‘Visible address’ fine is harmful

The McAllen City Commission recently approved a city ordinance that imposes a $50 fine on anyone who doesn’t have a visible address outside their home. The requirement was already in place; only the fine is new.

Whom will the new fine provision affect? While there are a variety of reasons why someone may not have the address on display outside a home, the ordinance’s punitive effect undoubtedly will hurt McAllen’s lowest-income residents the most.

In a city with one of the highest poverty rates nationwide hovering around 30%, for some families a $50 fine is more than a full day’s wages. Making changes to comply with the ordinance by buying numbers of the correct size (the law requires numbers be at least 4 inches in height) or hiring someone to paint or install them also costs time and money.

No one should have to choose between buying groceries and paying a city fine. In a community already facing great economic hardship, the new fine provision of the ordinance seems like a penalty for being poor.

The fine is also harmful because McAllen already jails people for warrants on fine-only offenses. In 2013, McAllen held more than 2,000 people in the McAllen city jail for such offenses. And this isn’t just a problem in McAllen. Many cities throughout the state and country do this and are met with scrutiny for it.

The city claims that the purpose of the ordinance is to ensure that everyone is counted in the 2020 Census, which is certainly a laudable objective. But if the visible address requirement was already in place, why did the city add the fine for noncompliance? If city officials have had trouble locating street addresses — whether during emergency situations or collecting data for the Census — it should at least provide the remedy instead of placing an additional burden on its residents.

There are a number of measures the city could have opted for before imposing a punitive fine on McAllen’s poorest residents. Instead of sending fine notices, the city could mail adhesive numbers to residents with instructions on where to place them. Or organize high school and college students to volunteer on weekends or during the summer — great project for the McAllen Boys & Girls Club! — to paint the addresses or place numbers on homes that lack a visible address.

The city could also partially or fully subsidize the cost or placing visible addresses for low-income residents. If the city wants people to comply with the visibility requirement, these would be more effective ways to promote compliance rather than slapping fines on people or calling them into court, which could lead to their arrest.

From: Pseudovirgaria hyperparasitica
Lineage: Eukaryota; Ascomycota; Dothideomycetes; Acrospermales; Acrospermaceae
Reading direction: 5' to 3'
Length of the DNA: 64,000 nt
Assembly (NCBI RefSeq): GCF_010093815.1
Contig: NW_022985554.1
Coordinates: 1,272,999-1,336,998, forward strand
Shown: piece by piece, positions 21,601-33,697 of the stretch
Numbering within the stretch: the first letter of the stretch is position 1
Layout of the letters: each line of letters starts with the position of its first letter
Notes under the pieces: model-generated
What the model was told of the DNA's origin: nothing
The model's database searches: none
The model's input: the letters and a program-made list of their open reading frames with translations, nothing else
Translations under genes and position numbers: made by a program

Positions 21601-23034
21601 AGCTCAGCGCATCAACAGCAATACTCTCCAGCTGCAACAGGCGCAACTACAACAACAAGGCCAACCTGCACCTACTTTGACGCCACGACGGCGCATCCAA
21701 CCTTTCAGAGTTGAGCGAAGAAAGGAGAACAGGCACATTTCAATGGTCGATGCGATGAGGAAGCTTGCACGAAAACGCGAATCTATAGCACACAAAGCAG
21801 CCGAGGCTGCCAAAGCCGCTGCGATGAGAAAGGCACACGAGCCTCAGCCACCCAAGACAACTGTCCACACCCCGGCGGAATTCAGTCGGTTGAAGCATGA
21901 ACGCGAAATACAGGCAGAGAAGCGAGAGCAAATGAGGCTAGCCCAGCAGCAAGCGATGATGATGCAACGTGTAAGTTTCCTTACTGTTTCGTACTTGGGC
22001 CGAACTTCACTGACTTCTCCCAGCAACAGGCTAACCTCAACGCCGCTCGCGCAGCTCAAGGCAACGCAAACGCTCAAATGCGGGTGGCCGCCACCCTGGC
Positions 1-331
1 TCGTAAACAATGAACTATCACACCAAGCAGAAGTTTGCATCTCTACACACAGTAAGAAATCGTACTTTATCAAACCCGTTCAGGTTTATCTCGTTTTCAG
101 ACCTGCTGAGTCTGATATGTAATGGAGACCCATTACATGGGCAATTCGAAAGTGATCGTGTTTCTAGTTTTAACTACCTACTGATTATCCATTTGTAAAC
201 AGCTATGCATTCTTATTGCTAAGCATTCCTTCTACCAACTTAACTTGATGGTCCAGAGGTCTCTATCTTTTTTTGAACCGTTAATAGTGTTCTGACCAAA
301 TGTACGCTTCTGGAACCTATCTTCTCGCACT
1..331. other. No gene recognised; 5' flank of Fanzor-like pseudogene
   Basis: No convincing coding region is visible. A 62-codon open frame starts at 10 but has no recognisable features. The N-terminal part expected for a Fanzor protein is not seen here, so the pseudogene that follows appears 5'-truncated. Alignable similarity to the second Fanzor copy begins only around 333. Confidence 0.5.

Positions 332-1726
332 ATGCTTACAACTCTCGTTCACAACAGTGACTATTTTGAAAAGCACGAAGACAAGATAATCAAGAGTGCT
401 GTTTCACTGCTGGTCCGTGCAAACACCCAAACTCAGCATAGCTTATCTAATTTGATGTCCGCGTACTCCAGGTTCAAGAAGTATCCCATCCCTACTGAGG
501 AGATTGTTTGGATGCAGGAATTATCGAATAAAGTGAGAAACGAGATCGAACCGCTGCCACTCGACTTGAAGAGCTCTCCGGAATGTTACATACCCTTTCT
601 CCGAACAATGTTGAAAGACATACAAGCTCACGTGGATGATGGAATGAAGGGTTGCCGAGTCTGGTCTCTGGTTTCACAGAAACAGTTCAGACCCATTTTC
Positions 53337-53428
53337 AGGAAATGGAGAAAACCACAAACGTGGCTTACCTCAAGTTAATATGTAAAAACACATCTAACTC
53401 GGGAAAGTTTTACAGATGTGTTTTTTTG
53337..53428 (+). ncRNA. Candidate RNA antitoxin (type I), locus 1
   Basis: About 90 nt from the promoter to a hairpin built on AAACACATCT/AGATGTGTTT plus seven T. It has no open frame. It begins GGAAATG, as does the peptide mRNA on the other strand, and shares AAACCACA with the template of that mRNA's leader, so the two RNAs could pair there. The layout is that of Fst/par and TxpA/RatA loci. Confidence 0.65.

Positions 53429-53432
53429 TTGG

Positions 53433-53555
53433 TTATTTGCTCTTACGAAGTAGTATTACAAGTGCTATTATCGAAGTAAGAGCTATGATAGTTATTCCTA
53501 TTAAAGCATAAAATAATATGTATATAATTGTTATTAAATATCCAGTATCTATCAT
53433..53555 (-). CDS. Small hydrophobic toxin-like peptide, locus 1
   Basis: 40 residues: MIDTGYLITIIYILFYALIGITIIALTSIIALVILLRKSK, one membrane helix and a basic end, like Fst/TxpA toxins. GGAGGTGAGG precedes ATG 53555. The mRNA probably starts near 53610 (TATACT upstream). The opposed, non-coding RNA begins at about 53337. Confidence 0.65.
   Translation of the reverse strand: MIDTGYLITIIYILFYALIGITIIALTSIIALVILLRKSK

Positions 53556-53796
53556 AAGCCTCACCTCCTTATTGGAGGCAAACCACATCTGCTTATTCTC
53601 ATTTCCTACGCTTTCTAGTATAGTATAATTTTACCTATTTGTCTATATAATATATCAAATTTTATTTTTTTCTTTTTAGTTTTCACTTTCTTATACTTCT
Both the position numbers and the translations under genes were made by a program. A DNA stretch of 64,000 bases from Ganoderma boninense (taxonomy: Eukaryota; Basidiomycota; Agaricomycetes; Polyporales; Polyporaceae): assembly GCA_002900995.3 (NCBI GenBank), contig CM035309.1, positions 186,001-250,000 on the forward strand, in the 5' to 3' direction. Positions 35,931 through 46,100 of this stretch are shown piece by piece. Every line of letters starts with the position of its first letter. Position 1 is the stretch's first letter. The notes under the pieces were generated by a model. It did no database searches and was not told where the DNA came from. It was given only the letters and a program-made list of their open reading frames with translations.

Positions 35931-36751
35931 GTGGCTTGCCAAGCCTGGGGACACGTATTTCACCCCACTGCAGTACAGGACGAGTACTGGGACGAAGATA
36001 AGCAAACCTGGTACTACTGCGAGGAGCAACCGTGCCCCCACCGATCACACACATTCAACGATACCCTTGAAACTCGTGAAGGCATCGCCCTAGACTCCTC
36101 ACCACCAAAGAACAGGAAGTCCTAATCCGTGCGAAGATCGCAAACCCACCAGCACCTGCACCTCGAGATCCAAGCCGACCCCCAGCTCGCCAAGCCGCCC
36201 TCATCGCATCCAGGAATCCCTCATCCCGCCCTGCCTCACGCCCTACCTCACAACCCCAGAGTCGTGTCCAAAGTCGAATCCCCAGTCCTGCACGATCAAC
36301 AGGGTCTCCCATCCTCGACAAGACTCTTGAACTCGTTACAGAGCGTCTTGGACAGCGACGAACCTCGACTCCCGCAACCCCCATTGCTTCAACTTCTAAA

While a $50 fine might seem like a mere inconvenience to most of us, the fine is inappropriate for McAllen. The city should provide its residents with resources to thrive, not impose unnecessary punitive fines.

Before writing this, the Texas Civil Rights Project reached out to Mayor Darling’s office to discuss our concerns regarding the fine, and we were told a meeting wasn’t necessary. Fortunately, the City Commission has the power to repeal this dangerous fine.

Ricky Garza, Fellow/staff attorney at Texas Civil Rights Project

Alamo


City should close downtown district

This is in regard to the McAllen downtown entertainment district fatal auto-pedestrian accident. Seeing the growing number of fatal auto accidents, DWI arrests, public intoxication arrests, lewdness and assaults in the McAllen downtown bar district, its time the city of McAllen shuts it down before one more life is lost due to senseless and reckless behavior.

The city of McAllen doesn’t need to use its financial resources for babysitting people who don’t know how to behave or drink responsibly.

If the city really wants to promote itself as the “safest city,” then let’s focus on providing our residents a good quality of life that we demand and deserve by attracting employers and new jobs along with other basic services, not more bars.

Rafael Guzman, McAllen

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